Threat Level: green Handler on Duty: Rob VandenBrink

SANS ISC: InfoSec Handlers Diary Blog - Internet Storm Center Diary 2007-07-08 InfoSec Handlers Diary Blog


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Evil Google Ads

Published: 2007-07-08
Last Updated: 2007-07-08 22:26:18 UTC
by Marcus Sachs (Version: 1)
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Robert sent us some nice analysis earlier today about some hostile ads he discovered at Google.  As best we can tell they are gone now, but here are his findings.

Searching for some free templates at google may bring you nasty things you wont have:

http://www.google.com/search?hl=en&q=kostenlose+vorlagen&btnG=Google+Search

Have a look at the first advertising link "Kostenlos-Vorlagen.info"

All files there (all the same) are detected as:
AntiVir 7.4.0.39 07.07.2007 TR/Spy.BZub.JD.1
F-Secure 6.70.13260.0 07.07.2007 W32/Malware
Ikarus T3.1.1.8 07.07.2007 Trojan-Spy.Win32.Goldun.lw
Kaspersky 4.0.2.24 07.07.2007 Trojan-Spy.Win32.BZub.jd
Microsoft 1.2704 07.07.2007 TrojanDropper:Win32/Small.OT
Norman 5.80.02 07.06.2007 W32/Malware
Sophos 4.19.0 07.06.2007 Mal/Binder-C
Webwasher-Gateway 6.0.1 07.07.2007 Trojan.Spy.BZub.JD.1
After executing, the malware drops a file named:
C:\WINDOWS\System32\ipv6monl.dll
It hooks as a BHO under CLSID:
HKEY_CLASSES_ROOT\CLSID\{36DBC179-A19F-48F2-B16A-6A3E19B42A87} 
\InprocServer32
To do so it looks for activated Brwoser extensions:
HKEY_CURRENT_USER\Software\Microsoft\Internet Explorer\Main 
"Enable Browser Extensions" = yes
It also ensure that the IE could bypass Windows Firewall:

HKEY_LOCAL_MACHINE\System\CurrentControlSet\Services\SharedAccess 
\Parameters\FirewallPolicy\StandardProfile\AuthorizedApplications
\List "C:\Program Files\Internet Explorer\IEXPLORE.EXE" = C:\Program
Files\Internet Explorer\IEXPLORE.EXE:*:Enabled:Internet Explorer
The Keylogger function checks for banking logins end if recognized it logs this information and send it to a server.

Thanks, Robert!  Great job of analysis.

Marcus H. Sachs
Director, SANS Internet Storm Center

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Yahoo Follow-up

Published: 2007-07-08
Last Updated: 2007-07-08 19:15:56 UTC
by Marcus Sachs (Version: 1)
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On Friday we reported that there were connectivity issues with Yahoo.  Initially we thought that it was a problem either at Yahoo or perhaps inside Verizon's networks based on emails we received.  Later we determined that it was not Verizon or Yahoo, but more likely an issue at Level3.  Yahoo's official response is here.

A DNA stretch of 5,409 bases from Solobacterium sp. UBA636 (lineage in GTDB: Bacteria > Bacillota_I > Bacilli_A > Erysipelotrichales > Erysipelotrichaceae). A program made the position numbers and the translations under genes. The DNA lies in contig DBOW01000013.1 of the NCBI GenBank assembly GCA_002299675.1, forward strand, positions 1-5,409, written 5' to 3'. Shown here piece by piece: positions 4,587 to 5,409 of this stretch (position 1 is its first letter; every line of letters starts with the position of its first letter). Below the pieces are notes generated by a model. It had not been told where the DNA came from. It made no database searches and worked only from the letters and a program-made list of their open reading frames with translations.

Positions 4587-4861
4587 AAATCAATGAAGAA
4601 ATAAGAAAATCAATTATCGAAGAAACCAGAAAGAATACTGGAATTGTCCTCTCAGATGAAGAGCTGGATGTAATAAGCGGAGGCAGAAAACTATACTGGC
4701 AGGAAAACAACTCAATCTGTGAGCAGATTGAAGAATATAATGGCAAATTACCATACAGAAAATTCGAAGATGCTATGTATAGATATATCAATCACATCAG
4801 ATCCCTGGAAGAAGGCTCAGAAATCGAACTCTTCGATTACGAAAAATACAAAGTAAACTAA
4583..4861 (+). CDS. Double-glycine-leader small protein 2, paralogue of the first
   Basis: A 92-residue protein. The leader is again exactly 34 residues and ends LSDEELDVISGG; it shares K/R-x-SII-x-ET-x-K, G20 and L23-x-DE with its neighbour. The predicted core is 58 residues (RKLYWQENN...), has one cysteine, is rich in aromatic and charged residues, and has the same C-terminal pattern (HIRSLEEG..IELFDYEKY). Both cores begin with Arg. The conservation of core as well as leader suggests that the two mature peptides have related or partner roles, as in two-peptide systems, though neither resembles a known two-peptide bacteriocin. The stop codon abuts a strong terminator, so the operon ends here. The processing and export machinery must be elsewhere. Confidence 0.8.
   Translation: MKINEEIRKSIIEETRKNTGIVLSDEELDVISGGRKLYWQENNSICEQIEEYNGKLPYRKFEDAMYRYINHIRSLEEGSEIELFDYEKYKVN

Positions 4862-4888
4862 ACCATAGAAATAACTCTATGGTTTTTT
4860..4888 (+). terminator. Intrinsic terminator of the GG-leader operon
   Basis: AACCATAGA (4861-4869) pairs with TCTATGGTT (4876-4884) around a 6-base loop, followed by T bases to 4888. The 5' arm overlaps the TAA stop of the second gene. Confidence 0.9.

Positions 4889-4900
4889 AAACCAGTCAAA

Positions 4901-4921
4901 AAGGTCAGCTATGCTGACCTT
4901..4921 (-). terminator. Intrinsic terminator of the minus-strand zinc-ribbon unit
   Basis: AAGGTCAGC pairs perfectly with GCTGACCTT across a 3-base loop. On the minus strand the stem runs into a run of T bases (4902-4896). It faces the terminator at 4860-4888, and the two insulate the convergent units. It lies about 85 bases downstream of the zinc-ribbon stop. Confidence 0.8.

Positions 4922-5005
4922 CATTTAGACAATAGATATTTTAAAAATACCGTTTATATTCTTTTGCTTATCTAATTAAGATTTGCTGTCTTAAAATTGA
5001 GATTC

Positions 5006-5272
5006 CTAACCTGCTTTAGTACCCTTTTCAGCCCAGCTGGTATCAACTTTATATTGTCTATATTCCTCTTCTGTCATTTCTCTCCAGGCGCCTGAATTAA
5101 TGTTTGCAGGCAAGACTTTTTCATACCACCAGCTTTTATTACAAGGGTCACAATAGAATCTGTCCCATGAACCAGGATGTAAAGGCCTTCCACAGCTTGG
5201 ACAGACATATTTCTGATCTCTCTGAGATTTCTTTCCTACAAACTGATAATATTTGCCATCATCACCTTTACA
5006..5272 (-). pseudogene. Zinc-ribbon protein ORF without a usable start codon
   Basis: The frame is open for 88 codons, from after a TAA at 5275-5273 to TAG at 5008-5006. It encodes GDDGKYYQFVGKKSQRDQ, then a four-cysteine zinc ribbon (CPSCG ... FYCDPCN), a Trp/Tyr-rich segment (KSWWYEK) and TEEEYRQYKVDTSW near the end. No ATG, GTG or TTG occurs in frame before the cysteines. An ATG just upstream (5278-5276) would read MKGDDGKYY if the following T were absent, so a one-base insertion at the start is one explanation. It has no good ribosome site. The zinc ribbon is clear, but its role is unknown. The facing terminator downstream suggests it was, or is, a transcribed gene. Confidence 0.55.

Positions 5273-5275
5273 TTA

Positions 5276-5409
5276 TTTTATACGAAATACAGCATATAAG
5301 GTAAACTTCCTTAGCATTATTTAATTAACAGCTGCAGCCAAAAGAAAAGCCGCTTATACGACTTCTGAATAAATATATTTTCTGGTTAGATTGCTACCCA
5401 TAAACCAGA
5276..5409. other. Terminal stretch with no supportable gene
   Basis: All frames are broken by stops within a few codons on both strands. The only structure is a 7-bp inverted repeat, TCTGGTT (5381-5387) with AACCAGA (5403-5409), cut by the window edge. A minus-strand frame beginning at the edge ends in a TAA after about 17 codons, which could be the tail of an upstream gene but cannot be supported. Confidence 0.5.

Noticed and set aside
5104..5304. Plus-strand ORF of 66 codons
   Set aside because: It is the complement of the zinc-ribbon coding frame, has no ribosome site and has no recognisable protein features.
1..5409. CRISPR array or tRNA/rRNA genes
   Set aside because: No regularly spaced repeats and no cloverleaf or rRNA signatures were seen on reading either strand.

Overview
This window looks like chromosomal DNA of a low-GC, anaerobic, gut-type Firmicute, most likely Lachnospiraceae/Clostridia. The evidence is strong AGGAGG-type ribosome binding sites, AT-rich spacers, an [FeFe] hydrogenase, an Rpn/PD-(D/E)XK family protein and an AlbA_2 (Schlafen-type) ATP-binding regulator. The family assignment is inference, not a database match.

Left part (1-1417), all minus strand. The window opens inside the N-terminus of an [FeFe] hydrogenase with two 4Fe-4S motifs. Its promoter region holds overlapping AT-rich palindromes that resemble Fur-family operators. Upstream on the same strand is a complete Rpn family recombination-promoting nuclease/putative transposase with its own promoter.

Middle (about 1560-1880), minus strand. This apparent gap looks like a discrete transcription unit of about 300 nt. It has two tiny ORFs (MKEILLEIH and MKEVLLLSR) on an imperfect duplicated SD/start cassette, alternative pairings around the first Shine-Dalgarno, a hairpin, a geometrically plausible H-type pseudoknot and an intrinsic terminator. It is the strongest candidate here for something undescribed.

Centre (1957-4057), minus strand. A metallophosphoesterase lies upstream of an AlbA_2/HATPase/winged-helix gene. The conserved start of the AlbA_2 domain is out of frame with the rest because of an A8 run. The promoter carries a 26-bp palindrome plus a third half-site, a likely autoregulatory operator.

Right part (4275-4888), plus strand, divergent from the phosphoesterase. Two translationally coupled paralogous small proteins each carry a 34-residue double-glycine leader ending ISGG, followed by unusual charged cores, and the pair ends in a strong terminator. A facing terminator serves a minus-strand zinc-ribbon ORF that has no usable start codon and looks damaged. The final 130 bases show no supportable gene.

The first indication we got that the problem was at Level3 was from a post to the NANOG mailing list showing the output of a traceroute to Yahoo.  Here are the last few hops, notice the latency at and beyond Level3:

 13     *       70 ms    77 ms  ge-0-3-0-69.bbr2.sanjose1.level3.net [4.68.18.2]
 14     *       78 ms    71 ms  so-14-0.hsa4.sanjose1.level3.net [4.68.114.158]
 15   487 ms   449 ms   459 ms  hanaro.hsa4.level3.net [4.79.60.22]
 16     *        *        *     Request timed out.
 17     *        *        *     Request timed out.
 18     *      586 ms     *     te-8-1.bas-a2.sp1.yahoo.com [209.131.32.19]
 19     *      570 ms     *     f1.www.vip.sp1.yahoo.com [209.131.36.158]
 20     *        *      591 ms  f1.www.vip.sp1.yahoo.com [209.131.36.158]

Later, one of our readers found that a BGP peer of Level3 was advertising itself as the best path via San Jose for a large number of routes.  The advertisement came from AS9318 (Hanaro Telecom) and caused Yahoo and many other sites that were reached via Level3 to be unavailable for a period of about an hour.  As an example, that reader did a route lookup for www.merit.edu (host of the NANOG mailing list) to show that it wasn't just Yahoo that was affected.  Here is the output provided to the Internet Storm Center:

BGP routing table entry for 198.108.0.0/14 
Bestpath Modifiers: deterministic-med
Paths: (2 available, best #1)
  Not advertised to any peer
  9318 9318 11164 237, (aggregated by 237 lo0x0.2.nl-chi3.mich.net)
  AS-path translation: { APNIC-AS-3-BLOCK APNIC-AS-3-BLOCK WILLINET NSFNETTEST14 }
    lo-22.hsa4.SanJose1 (metric 161) from lo-22.err1.SanJose1 (lo-22.err1.SanJose1)
      Origin IGP, metric 0, localpref 100, valid, internal, atomic-aggregate, best
      Community: North_America  Lclprf_100 Level3_Customer United_States San_Jose
      Originator: hsa4.SanJose1
  9318 9318 11164 237, (aggregated by 237 lo0x0.2.nl-chi3.mich.net)
  AS-path translation: { APNIC-AS-3-BLOCK APNIC-AS-3-BLOCK WILLINET NSFNETTEST14 }
    lo-22.hsa4.SanJose1 (metric 161) from lo-22.err2.SanJose1 (lo-22.err2.SanJose1)
      Origin IGP, metric 0, localpref 100, valid, internal, atomic-aggregate
      Community: North_America  Lclprf_100 Level3_Customer United_States San_Jose
      Originator: hsa4.SanJose1

If the same query is done now, here is what Level3's looking glass service says for www.merit.edu via San Jose:

BGP routing table entry for 198.108.0.0/14
Bestpath Modifiers: deterministic-med